Russia’s newest military helicopter unit has gone through its final testing phase to be officially “combat ready”. Equipped with the Ka-52 Alligator, the Mi-28N Night Hunter and the Mi-35M Hind the military attack helicopter squadron of the Southern Military District underwent its flight-tactical exercise near Kuban in the Krasnodar District.
The unit’s Ka-52s arrived late 2016 to reinforce Mil choppers and get a total combat strength of 20 rotary wing, plus reserves. Flown by 60 pilots and navigators combined, and supported by 150 ground crew and other personnel, the full squadron embarked on relocation exercises, tactical airborne assaults in mountainous areas as well as attack of armoured and soft targets using the onboard guns and missile systems.
The Russian Ministry of Defence is not elaborating too much on details other then saying 60 unguided missiles were fired on 20 different kind of targets.
Russian War games
Also at other locations in Russia, attack helicopter units are engaged in war games. An army aviation brigade in the Pskov region (Western Military District) was brought to the highest state of alert, flying 30 sorties a day for four days in row with its Ka-52 and Mil Mi-8AMTSH helicopters.
It is believed that in the case of an armed conflict Russia will be able to quickly attack and control large areas – for example cities like Tallinn, Riga and Vilnius or parts of Kiev – by flying its very mobile assault helicopter units in from forward operating locations in Russia or Belarus, supported by Russian Air Force combat fighter jets and jamming capability.
Algeria may be the first export country to adopt the Kamov Ka-52 “Alligator” attack helicopter, Russian sources say. At the Paris Air Show, Russian defense export agency Rosoboronexport confirmed it sold the attack helicopter to a foreign country. State company Russian Helicopters earlier stated is was to provide a Ka-52 for a demo in Algeria in mid 2015. The deal is said to involve 24 helicopters, but no official word is out yet.
The Ka-52 entered service with the Russian military in 2011, well over a decade since its first flight in June 1997. Serial production began in 2008. It’s two VK-2500 turboshaft engines allow the helicopter to operate at altitudes above 15,000 feet (5,000 meters). It has a static ceiling of 12,000 feet (4,000 meters), and is able to take off and land in hot climates and in high mountainous terrain.
The helo is in use in Russia for close air support. A navalized Ka-52K variant was destined to serve on the two Mistral amphibian assault vessels Russia was buying from France, but with the ships currently being held by Paris due to the deteriorating relationship between Russia and NATO the Russian Navy will have to find some other use for the 32 machines it ordered. Russian Helicopters is producing 146 Kamov-designed Alligators for the Russian Air Force, of which about half have been delivered.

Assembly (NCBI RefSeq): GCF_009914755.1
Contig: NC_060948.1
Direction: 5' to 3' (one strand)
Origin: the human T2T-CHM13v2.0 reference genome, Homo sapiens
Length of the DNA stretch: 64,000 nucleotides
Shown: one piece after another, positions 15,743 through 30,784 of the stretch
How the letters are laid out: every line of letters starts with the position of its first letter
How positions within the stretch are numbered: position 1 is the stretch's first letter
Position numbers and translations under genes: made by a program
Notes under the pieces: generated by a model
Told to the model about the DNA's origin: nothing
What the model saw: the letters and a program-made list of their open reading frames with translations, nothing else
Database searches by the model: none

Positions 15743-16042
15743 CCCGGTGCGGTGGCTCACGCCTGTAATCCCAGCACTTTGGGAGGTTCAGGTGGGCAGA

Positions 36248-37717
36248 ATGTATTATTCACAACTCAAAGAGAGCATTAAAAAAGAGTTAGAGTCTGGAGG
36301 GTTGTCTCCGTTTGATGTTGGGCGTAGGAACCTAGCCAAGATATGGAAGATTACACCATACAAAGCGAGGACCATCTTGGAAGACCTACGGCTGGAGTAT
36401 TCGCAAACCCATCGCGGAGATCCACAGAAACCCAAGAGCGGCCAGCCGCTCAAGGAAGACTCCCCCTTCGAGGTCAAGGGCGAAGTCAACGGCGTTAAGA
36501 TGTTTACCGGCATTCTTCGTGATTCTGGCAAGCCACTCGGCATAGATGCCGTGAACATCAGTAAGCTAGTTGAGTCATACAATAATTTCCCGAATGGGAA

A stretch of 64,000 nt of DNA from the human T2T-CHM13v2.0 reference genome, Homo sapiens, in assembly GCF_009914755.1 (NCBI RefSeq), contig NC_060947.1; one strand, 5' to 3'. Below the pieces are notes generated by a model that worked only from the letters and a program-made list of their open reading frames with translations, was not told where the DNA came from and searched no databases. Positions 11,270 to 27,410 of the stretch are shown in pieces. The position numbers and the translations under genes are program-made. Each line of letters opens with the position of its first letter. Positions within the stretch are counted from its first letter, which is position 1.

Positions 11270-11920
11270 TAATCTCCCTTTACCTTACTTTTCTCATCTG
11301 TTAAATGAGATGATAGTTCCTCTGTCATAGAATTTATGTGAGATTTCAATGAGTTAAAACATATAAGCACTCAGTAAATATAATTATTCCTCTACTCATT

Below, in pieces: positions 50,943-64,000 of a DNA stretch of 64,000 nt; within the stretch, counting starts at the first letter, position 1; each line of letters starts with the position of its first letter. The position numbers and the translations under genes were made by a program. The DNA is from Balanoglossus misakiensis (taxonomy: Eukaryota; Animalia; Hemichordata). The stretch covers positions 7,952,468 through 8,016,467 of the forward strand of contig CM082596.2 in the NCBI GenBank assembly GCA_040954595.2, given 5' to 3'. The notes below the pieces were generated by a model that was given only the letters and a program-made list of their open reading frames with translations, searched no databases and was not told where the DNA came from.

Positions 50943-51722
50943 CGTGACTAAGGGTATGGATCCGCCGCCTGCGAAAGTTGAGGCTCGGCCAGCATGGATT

Algeria has been buying Russian helicopters before. In March 2014 Algiers and Moscow confirmed the purchase of 42 new Mil Mi-28N (Havoc) attack helicopters, six new Mil Mi-26T2 (Halo) heavy-lift helicopters and the upgrading of 39 Algerian Armed Forces Mi-8s (Hip) to the Mi-8AMTSh standard.
The Russian Army has turned up the volume to put some pressure on the Baltic countries Estonia, Latvia and Lithuania. Since this week a new attack / assault helicopter brigade is buzzing NATO’s eastern flank from Ostrov Airbase, about 20 miles (32 km) east of the border with Latvia.
The formerly run-down, reserve base has been gearing up ever since December 2013, when the 15th Army Aviation Brigade was officially formed at Ostrov. Since this week three helicopter squadrons operating tens of attack and assault/transport helicopters apparently make daily training flights, according to several reports we received.
One squadron operates the Mil Mi-28N Night Hunter, a second the Kamov Ka-52 Alligator. Both are splendid attack helicopters that you don’t want to face if your on the other side of the battlefield.
The third squadron operates the Mil Mi-26T heavy-lift choppers as well as Mil Mi-8MTV-5s, bringing a great supply line to any forward operating units. The Russian Western Military District earlier said it will bring Ostrov’s 15th AAB up to a total of five squadrons – not disclosing yet what the additional two units will fly for type of aircraft.
The proximity of Ostrov to the rest of Europe brings the capitals of the Baltic states plus Finland – and there military facilities, within striking distance of large and in theory formidable attack helicopter force. Centrally and strategically located Riga – the capital of Latvia – can be reached in about an hour. No wonder the Baltic states have become a bit more nervous lately about the Russian pressure on their doorstep.
NATO’s secretary general pleaded as late as last week again for alliance’s member states to put more dough into their military, while non-NATO members Sweden and Finland are getting closer to tighter military cooperation between the two of them.